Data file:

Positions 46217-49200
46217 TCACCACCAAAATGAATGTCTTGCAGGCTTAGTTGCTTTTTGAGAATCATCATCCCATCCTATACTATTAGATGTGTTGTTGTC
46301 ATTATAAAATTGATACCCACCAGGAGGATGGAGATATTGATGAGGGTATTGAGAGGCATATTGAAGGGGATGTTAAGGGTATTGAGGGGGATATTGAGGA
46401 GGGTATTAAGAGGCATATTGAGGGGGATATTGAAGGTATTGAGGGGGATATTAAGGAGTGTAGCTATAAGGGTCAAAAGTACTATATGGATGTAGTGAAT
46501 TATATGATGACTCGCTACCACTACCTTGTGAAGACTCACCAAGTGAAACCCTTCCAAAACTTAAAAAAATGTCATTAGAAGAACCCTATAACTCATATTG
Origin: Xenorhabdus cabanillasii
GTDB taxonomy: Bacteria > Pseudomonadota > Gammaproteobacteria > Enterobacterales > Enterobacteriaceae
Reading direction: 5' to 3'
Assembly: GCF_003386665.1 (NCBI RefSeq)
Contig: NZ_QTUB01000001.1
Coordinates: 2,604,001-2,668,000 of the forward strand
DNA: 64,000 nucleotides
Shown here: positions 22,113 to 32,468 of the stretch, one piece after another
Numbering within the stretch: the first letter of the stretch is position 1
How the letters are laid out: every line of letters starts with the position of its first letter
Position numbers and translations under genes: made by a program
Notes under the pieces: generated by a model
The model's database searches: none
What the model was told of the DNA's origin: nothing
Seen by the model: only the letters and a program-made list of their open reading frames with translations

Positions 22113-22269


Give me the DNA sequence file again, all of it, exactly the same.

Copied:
Positions 46217-49200
46217 TCACCACCAAAATGAATGTCTTGCAGGCTTAGTTGCTTTTTGAGAATCATCATCCCATCCTATACTATTAGATGTGTTGTTGTC
46301 ATTATAAAATTGATACCCACCAGGAGGATGGAGATATTGATGAGGGTATTGAGAGGCATATTGAAGGGGATGTTAAGGGTATTGAGGGGGATATTGAGGA
46401 GGGTATTAAGAGGCATATTGAGGGGGATATTGAAGGTATTGAGGGGGATATTAAGGAGTGTAGCTATAAGGGTCAAAAGTACTATATGGATGTAGTGAAT
46501 TATATGATGACTCGCTACCACTACCTTGTGAAGACTCACCAAGTGAAACCCTTCCAAAACTTAAAAAAATGTCATTAGAAGAACCCTATAACTCATATTG
Origin: Xenorhabdus cabanillasii
GTDB taxonomy: Bacteria > Pseudomonadota > Gammaproteobacteria > Enterobacterales > Enterobacteriaceae
Reading direction: 5' to 3'
Assembly: GCF_003386665.1 (NCBI RefSeq)
Contig: NZ_QTUB01000001.1
Coordinates: 2,604,001-2,668,000 of the forward strand
DNA: 64,000 nucleotides
Shown here: positions 22,113 to 32,468 of the stretch, one piece after another
Numbering within the stretch: the first letter of the stretch is position 1
How the letters are laid out: every line of letters starts with the position of its first letter
Position numbers and translations under genes: made by a program
Notes under the pieces: generated by a model
The model's database searches: none
What the model was told of the DNA's origin: nothing
Seen by the model: only the letters and a program-made list of their open reading frames with translations

Positions 22113-22269